He wasn’t afraid of dying. Helmut Schmidt spoke about death in many a conversation in recent years. At times he was flippant, saying, "I should have been sent to the cemetery long ago!" At others he was melancholy. He shared the fate of all those who get to such an advanced age: It gets very lonely. Almost all of his close friends had already died, most recently novelist Siegfried Lenz and former German President Richard von Weizsäcker.
Helmut Schmidt wasn’t afraid of dying, but he still hung on to life. He remained intellectually active right up to the end. Despite having been confined to a wheelchair in his final years and his struggle with some physical infirmities, his workload remained massive. He read nonstop – at home, in his office, in the car – and his reading was in no way limited to newspaper articles. He read through EU reports and embassy analyses, through draft legislation and parliamentary transcripts. At night he read philosophy and history books in addition to literary classics.
Schmidt was certain he lived to such an advanced age because he never quit working. More important, though, is that he never ceased being curious. He would barrage anyone who visited him with questions. Whether they were politicians, diplomats, the president of a central bank or journalists, they all had to report to him about all the latest developments – and he wanted it all in detail.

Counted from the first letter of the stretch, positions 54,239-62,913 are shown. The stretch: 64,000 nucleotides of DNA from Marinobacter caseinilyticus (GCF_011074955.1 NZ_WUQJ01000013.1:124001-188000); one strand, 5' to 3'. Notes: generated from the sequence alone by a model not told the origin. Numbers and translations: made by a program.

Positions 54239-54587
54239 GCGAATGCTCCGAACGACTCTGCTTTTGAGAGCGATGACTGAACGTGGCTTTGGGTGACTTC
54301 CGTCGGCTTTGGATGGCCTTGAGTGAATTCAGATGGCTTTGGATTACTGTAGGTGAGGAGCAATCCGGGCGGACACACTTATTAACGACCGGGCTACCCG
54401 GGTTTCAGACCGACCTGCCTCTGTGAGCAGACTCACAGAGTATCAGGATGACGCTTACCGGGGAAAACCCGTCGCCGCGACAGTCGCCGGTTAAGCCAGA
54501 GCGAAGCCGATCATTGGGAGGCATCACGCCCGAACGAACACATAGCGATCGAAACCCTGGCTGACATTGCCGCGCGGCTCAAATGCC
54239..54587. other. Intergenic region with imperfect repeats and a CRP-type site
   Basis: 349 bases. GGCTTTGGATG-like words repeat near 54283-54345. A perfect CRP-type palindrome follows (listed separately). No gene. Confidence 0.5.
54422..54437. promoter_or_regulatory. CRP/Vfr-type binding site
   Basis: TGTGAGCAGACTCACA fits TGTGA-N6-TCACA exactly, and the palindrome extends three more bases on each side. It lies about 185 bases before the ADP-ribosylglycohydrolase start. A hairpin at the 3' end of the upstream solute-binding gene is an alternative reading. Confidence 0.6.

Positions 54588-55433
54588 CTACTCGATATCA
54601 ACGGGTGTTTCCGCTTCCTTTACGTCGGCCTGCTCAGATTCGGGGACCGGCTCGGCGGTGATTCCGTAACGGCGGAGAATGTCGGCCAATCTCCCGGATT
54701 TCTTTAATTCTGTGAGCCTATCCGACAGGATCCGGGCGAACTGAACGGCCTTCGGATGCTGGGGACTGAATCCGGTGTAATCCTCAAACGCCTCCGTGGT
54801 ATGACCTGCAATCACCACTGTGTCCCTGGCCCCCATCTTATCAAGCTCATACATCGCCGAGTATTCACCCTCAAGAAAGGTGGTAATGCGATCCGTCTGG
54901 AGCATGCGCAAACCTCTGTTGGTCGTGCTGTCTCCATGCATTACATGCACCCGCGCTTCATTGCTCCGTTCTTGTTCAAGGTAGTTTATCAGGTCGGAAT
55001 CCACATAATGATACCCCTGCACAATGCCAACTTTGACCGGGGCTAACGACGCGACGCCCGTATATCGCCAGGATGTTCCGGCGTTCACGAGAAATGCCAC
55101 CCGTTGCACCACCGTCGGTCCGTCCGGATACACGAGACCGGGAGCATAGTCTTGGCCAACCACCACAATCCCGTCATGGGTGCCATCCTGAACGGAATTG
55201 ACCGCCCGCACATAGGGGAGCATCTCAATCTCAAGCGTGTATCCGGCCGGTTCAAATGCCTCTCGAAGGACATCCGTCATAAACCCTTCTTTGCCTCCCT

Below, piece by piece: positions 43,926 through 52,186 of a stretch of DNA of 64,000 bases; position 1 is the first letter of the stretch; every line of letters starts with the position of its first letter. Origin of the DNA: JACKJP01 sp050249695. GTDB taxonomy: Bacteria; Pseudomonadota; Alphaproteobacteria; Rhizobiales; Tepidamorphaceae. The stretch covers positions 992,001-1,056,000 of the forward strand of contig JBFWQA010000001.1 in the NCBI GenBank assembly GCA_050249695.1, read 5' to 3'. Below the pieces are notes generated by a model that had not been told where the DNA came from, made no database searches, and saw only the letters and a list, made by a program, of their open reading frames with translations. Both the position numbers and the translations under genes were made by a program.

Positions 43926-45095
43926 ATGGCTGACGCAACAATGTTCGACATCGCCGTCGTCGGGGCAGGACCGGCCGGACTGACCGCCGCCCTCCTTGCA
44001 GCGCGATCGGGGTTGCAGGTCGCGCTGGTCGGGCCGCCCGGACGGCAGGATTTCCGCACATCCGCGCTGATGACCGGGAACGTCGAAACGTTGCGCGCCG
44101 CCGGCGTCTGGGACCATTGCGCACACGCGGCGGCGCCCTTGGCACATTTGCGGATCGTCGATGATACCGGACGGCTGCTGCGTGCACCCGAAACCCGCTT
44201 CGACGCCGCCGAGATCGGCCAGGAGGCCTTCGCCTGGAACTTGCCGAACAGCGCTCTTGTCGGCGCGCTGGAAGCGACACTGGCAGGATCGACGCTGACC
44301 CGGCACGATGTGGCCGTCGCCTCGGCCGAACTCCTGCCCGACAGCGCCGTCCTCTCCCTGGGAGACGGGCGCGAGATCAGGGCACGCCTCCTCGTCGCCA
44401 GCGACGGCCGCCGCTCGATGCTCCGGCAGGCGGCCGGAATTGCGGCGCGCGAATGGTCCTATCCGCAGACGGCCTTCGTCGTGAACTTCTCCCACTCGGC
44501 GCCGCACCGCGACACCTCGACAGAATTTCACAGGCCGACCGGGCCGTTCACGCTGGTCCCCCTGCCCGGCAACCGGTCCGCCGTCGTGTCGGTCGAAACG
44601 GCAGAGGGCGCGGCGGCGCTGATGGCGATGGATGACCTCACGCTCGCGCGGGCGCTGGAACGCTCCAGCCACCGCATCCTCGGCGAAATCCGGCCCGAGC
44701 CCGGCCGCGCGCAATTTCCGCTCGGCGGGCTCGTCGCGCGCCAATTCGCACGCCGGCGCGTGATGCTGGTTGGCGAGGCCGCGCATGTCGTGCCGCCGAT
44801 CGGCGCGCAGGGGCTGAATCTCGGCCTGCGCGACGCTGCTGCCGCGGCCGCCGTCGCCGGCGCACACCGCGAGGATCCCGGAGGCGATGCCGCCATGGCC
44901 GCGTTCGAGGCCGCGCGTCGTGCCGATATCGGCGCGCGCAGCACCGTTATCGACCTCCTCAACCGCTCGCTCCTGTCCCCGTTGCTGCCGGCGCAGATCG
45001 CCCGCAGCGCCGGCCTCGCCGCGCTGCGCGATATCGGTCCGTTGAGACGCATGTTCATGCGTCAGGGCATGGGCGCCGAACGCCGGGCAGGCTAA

He would sit in his office on the sixth floor of DIE ZEIT’s headquarters behind a desk enveloped in cigarette smoke, with his windows and doors closed. From his window, he had a view of the Elbphilharmonie concert hall, the Bismarck monument, St. Michael’s Church and Hamburg’s spectacular skyline. But he didn’t pay it any mind. Instead he had questions. As he asked them, he would sip his coffee, which he took with a lot of sugar and, often, a shot of Baileys. He didn’t need much else to hold him over between breakfast and dinner.
It may be hard for outsiders to believe it, but Helmut Schmidt did in fact come to the office three or often four times a week right up until close before his death. He would show up on Fridays at 12 p. m. on the nose for the weekly editorial meeting of the Politics Desk, often the first person to turn up. It was almost always Schmidt who started the meeting. "I have a question," he would say.
Often he was expressing a firm opinion in the guise of a question. It might have been about Ukraine, Greece, Obama or the German government’s refugee policies. He wanted to discuss everything, but he also wanted to hear counter arguments. During his 32 years with DIE ZEIT, Helmut Schmidt participated in around 1,500 Friday editorial meetings. There was not a single person on our staff who was not proud to be able to participate in those meetings with him.